Weaker women who are not trusting the word as sufficient, not exalting Christ as her Savior, seeking tiktok psychology and secular wisdom for advice, not pursuing Him as Lord of her life, pursuing one thing after another because she is always learning everything other than truth.


The word here for weak women is a unique one which together means little woman or idle woman. It is used in a way that implies that this particularly woman is easily swayed or weak-willed which is the opposite of the wise and godly woman.


Another way we can self-exalt is by the trap of comparison.


Filled with bitterness or jealousy, we can easily try to elevate ourselves with bragging or bring others down by slander. And we can do this either publicly or in the depths of our heart. We don’t need social media to fall into this trap as we look at others even across the room to measure up.


Phil 2:3 Do nothing from selfish ambition or conceit, but in humility count others more significant than yourselves. 4 Let each of you look not only to his own interests, but also to the interests of others. 5 Have this mind among yourselves, which is yours in Christ Jesus,


It is commonly said that each snowflake has a completely different pattern and gracefully fulfils its short and simple life from the sky to the ground in a matter of minutes. Their intricate patterns each beautiful and unique, declaring a Creative God who made them. Hasn’t God called us as even more valuable?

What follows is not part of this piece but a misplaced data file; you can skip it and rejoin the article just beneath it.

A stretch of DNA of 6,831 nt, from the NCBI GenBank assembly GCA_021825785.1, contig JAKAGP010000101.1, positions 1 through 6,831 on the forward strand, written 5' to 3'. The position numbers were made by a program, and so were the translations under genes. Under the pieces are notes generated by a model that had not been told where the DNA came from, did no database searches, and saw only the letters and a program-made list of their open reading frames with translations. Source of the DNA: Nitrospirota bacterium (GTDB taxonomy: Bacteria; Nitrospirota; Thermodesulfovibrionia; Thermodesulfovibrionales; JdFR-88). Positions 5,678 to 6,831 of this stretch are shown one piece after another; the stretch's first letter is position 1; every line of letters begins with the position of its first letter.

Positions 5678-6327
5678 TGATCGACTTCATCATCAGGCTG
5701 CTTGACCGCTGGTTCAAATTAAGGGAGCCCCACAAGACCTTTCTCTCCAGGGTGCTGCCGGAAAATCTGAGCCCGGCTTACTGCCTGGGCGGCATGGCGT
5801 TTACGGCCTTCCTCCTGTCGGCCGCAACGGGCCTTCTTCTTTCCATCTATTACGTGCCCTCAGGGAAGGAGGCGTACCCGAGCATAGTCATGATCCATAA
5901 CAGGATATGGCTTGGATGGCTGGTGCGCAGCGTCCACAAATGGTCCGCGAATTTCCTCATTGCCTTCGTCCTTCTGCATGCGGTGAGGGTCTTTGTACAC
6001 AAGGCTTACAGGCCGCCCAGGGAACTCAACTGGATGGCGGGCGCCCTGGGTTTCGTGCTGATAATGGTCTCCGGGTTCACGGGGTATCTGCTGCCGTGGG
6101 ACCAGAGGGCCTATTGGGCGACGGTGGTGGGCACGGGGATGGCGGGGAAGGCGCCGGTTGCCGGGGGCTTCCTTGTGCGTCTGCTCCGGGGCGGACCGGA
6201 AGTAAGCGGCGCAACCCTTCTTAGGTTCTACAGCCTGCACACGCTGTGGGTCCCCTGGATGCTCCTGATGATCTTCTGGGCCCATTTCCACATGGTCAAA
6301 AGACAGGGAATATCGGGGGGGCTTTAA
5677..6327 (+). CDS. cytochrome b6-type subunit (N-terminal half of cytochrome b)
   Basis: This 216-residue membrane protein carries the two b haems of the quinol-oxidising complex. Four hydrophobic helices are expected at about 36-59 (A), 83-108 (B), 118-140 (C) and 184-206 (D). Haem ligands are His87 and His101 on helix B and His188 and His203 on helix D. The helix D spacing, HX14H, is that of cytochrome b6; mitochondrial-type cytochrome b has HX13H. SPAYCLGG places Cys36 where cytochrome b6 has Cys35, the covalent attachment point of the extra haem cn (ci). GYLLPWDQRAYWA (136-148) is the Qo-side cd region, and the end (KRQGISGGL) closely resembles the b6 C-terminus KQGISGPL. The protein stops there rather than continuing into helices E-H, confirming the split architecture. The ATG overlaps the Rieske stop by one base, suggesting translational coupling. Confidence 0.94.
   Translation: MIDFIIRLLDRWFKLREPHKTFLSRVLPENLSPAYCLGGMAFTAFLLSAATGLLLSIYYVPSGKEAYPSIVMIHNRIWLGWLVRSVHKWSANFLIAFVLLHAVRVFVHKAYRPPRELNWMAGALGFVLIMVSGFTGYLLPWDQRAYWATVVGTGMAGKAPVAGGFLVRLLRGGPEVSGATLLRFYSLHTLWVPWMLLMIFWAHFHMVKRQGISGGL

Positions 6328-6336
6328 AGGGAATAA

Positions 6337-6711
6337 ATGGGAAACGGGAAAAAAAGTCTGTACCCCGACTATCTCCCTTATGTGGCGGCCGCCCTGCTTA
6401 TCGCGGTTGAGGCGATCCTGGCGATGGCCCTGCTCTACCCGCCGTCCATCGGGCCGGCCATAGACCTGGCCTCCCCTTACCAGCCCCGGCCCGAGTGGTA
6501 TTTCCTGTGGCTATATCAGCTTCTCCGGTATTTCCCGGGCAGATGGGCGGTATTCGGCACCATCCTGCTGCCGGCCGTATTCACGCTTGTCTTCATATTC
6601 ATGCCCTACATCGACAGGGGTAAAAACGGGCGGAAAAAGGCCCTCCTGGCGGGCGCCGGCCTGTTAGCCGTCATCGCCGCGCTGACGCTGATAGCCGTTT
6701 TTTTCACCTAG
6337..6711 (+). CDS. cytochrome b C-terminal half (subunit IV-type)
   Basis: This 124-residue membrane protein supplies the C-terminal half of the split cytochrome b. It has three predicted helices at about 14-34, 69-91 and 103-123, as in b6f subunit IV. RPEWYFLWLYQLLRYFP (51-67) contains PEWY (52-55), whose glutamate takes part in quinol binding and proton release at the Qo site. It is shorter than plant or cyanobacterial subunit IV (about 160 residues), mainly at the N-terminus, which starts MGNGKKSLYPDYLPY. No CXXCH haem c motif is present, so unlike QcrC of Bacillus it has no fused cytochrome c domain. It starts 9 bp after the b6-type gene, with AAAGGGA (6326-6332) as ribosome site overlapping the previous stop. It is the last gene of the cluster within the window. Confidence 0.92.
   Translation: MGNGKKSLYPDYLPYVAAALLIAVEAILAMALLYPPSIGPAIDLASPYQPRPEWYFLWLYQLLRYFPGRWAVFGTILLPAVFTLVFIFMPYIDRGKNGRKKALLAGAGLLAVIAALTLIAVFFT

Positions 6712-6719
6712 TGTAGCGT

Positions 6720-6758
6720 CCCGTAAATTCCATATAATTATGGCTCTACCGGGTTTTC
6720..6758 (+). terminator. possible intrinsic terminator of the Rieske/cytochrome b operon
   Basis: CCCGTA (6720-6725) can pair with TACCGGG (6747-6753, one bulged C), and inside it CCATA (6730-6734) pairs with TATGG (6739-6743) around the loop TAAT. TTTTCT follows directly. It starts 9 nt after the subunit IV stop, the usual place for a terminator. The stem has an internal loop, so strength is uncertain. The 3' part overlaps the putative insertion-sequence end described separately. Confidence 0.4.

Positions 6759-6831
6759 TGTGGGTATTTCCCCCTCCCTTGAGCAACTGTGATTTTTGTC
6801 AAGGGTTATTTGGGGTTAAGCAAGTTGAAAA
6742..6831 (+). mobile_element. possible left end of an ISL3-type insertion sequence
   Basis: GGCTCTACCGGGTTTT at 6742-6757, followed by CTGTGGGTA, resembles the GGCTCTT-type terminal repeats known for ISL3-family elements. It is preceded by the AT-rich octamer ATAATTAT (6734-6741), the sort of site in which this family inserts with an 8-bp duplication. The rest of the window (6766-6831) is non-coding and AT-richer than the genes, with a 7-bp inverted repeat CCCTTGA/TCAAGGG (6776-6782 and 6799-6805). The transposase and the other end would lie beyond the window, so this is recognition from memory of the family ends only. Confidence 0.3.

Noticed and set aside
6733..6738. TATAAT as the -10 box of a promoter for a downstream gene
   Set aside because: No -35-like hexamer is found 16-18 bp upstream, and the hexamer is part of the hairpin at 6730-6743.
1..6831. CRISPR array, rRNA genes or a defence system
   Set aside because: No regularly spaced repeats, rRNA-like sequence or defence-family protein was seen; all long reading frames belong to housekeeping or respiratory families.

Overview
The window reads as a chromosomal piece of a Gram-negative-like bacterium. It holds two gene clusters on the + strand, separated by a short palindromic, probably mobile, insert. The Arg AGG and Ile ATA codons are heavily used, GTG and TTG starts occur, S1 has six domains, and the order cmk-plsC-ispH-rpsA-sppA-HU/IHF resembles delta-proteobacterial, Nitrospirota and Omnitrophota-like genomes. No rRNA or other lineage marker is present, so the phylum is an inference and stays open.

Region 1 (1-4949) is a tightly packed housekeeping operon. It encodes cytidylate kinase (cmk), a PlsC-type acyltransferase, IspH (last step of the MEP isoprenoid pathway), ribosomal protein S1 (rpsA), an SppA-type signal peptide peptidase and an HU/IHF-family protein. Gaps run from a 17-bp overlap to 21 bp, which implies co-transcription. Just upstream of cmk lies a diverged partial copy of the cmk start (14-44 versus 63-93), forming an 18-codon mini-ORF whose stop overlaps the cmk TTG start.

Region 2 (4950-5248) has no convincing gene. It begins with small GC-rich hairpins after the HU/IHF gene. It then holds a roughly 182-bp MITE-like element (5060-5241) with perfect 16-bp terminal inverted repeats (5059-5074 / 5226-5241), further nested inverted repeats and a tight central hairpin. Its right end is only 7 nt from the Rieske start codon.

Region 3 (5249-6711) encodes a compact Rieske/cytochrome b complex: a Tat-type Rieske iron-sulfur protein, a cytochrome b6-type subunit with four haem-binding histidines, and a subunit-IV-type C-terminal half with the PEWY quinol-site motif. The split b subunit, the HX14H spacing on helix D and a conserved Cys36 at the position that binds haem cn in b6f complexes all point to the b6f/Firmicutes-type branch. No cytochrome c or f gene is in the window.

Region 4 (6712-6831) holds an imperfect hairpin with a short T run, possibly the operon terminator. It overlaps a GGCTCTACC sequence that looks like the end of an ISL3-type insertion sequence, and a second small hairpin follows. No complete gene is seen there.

It would be silly to think that these snowflakes would even dare to spend a part of their lives quarreling and comparing, slandering each other as they end their journey on the tongue of a child.

Even more, our lives are too short to be comparing to one another. Instead, we can praise the Lord that He made us all different and unique, humbling ourselves and counting others as more significant.


Why do we exalt ourselves? because we can love the glory from man. But this glory is a temporary one. This temporary pursuit of likes and follows and shares holds no weight in heaven compared to the glory that is to come when we are in the presence of the Lord.  


The Pharisees loved the glory of man. Their high view of themselves blinded them from having a high view of Christ.

John 12:37 Though he has done so many signs before them, they still did not believe in him…vs 43 for they loved the glory that comes from man more than the glory that comes from God.”